Having spent quite a few years of my childhood living in Harston I have decided to make a contribution to the Harston website that I discovered last year.
Living in Lamorna, Fountain Green, Harston from early 1950s
When I was 6 in 1948 and my brother 2 years younger our father and stepmother left Cornwall and moved to Cambridgeshire. Our father (Guy Aldis) was an architect and in post-war Cornwall work was hard to come by. In Cambridge he had obtained the job of Regional Architect to what in later years became known as the Area Health Authority.
We lived for a brief time in a small house in Fulbourn. During this time, unbeknown to us, Dad had acquired 4 cottages in Harston, the end one with a sitting-tenant, a Mrs. Samuels. He then converted the three vacant cottages into one house. The fourth cottage was incorporated a few years later following the death of the sitting tenant. The postal address of our home was ‘Lamorna’, Fountain Green, Harston, Cambs. I see from the website that it has now acquired the name of Fountain Cottage, Royston Road.
In 1952 our family grew to include a half-sister for my brother and myself and, later still, a half-brother as well. But by the time of this last addition to the family I was well on the way to adulthood and was soon to move away.
I have one very clear memory of the property that partly adjoined Lamorna (at bedroom level). The owners had a huge barn with a sturdy rope that hung from its beams. My brother and I spent countless hours in that barn, climbing the rope and swinging from it. It was wonderful. I became pretty good at climbing ropes.
This awakens another strong Harston memory – this time of the school playground. Firstly, there were the horrible outside toilets which were freezing in winter. If you walked across the yard during the day everyone knew exactly where you were heading.
Then there was the wonderful bit of climbing apparatus in the playground that provided endless fun at break times. We did have the occasional casualty who was whisked away to return later with an arm in a sling or a leg in plaster but that was all a part of childhood.
The playground was usually marked up for hopscotch and in harsh winters we had some truly lethal slides. Health and Safety would not have approved!
When I first started at Harston School sweets were still on ration. So, no sweets for us children BUT there were Oxo cubes that we could buy! (4 for one old penny I think). We used to lick these salty delicacies almost like sweets. Perhaps it was thought that salt was good for us! Who knows?
At about the age of thirteen I started earning some pocket money by fruit-picking for Chivers who sent an open lorry to the villages to gather up the day’s gang of youngsters who would then spend the day picking plums before piling back onto the lorry to be returned home with money in their pockets.
Another way of earning pocket money was to deliver the Christmas mail. We would walk to Harston Post Office, wait to be given a bag of post and then spend the next few hours distributing it.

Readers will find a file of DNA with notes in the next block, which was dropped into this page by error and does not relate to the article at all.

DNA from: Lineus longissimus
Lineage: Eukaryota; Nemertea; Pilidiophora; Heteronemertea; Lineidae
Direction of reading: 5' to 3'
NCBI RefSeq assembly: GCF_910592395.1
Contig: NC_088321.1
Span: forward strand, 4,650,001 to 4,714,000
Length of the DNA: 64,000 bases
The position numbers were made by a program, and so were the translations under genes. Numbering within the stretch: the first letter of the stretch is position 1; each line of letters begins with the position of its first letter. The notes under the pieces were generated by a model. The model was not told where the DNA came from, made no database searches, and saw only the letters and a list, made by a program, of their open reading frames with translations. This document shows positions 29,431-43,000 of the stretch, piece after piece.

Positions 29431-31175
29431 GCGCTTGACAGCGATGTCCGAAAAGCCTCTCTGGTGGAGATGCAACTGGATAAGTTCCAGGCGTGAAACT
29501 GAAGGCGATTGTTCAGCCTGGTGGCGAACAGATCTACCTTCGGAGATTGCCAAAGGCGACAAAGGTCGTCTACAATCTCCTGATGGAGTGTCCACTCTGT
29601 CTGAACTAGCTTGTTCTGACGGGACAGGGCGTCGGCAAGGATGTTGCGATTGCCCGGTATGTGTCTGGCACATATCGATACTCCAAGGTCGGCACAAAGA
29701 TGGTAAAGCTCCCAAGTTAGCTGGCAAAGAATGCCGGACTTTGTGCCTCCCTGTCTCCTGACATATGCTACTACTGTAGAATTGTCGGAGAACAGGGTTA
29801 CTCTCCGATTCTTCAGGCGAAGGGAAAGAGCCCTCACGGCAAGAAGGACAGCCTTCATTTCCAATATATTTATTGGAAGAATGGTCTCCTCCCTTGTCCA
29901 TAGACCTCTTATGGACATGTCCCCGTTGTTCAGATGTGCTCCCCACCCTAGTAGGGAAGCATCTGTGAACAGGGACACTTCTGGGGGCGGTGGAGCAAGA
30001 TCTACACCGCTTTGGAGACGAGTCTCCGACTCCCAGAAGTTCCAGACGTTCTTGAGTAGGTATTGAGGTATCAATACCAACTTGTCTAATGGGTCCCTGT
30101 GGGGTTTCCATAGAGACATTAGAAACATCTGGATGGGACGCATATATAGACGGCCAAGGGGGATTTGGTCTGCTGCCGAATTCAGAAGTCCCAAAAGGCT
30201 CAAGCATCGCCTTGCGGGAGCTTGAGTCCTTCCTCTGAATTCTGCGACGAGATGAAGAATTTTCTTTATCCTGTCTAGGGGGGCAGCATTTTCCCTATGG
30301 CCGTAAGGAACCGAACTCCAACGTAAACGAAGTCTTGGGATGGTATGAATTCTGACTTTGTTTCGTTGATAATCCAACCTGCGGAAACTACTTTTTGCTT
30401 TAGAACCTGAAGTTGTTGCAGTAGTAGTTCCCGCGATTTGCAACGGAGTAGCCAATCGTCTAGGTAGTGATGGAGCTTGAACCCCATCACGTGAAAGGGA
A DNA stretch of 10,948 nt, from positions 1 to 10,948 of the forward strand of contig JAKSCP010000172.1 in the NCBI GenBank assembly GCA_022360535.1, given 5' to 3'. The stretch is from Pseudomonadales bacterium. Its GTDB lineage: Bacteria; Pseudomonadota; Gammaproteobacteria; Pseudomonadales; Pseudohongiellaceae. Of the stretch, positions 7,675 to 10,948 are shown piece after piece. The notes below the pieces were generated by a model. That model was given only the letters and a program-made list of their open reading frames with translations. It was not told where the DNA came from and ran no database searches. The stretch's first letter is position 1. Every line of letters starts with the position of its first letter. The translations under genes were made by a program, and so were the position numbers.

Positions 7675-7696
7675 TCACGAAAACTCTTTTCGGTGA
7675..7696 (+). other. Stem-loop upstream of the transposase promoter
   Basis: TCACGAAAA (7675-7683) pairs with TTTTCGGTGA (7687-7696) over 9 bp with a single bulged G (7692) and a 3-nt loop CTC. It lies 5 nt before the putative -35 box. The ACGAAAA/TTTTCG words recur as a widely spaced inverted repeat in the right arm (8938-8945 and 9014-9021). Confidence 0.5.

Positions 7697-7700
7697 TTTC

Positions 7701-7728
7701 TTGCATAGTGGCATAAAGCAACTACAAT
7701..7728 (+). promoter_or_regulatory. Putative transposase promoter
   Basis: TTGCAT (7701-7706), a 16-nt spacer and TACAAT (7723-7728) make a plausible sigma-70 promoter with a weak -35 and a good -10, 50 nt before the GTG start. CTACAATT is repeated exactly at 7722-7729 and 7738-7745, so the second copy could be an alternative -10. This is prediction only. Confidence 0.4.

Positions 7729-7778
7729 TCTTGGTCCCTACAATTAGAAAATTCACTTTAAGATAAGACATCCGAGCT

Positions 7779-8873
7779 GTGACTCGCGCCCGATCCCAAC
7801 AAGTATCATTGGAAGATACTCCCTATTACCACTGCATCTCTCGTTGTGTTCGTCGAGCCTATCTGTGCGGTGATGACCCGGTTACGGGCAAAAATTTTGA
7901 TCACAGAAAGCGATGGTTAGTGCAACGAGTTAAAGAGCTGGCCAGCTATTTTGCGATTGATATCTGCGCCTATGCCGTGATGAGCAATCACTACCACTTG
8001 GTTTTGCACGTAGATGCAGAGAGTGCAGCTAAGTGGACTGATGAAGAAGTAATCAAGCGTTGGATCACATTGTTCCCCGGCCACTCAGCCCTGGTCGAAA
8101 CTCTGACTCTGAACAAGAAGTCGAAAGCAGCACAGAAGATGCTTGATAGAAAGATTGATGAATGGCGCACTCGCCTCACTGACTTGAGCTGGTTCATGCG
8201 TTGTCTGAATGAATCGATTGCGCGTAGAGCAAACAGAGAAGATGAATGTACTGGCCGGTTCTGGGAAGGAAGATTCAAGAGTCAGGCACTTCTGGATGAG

I doubt if these job opportunities still exist. Perhaps they do?
My sister recalls a few further details about our Lamorna days:
We bought our groceries from Mr. Ware’s stores in the High Street.
Miss Jackson taught at the Village school and was also the local hairdresser in her spare time.
Both my sister and I recall that the headmaster was Mr. Shoote and that he was a nice man. Mrs. Barnes was also a teacher at the school. She was quite strict.
My sister had riding lessons at Miss Hays’ stables at Baghot Hall just along Station Road and ballet lessons at Harston House. We both remember playing tennis on the courts behind the Village Hall.
Living in Wyatt House
Another piece of Harson history took place before I left home.
On the main road, to the left of the Village school (as you faced it) lived a friend of our Dad, an archaeologist by the name of Professor Richard (Dick) Wyatt Hutchinson.
He was a batchelor and lived alone (or perhaps with a housekeeper?) in a big old rambling house (The Orchard – now demolished). He had a beautiful back garden – natural woodland full of trees and wild flowers and totally secluded..
He sold a sizeable chunk of this paradise garden to our Dad on the understanding that he didn’t build on it during his lifetime.
In the fullness of time Dick died and in approxmately 1961 our new house named Wyatt House was designed by Dad and built. I lived there for two years (approx) before marrying in the local church on 5 September 1964. A short time later I moved with my husband to Nottingham.
I remember Wyatt House as being amazing. It was the first time that I had been in a private house that had central heating, though within a very short time it was being installed in new houses up and down the land. With hot water on tap, Wyatt House was always warm and cosy and never had ice on the inside windows in winter. The garden was idyllic and it’s seclusion enviable.
A few years ago my husband and I visited Cambridge and took a walk through Harston. I couldn’t resist the temptation of walking down the drive and having a peek over the gate at our old home. I was shocked to see that it was now surrounded by other houses. Naively, this possibility just hadn’t occurred to me. I was so glad that our dad never saw this new development.
Tapestry designed and executed by Guy Aldis in the 1960s has various panels showing Wyatt House, floor plan, the family car, the various types of wildlife, the drive, etc. It also includes a section naming Richard Wyatt Hutchinson, the previous owner of the land.
Vignettes to the left show the family engaged in their various hobbies. (I had moved out by this stage).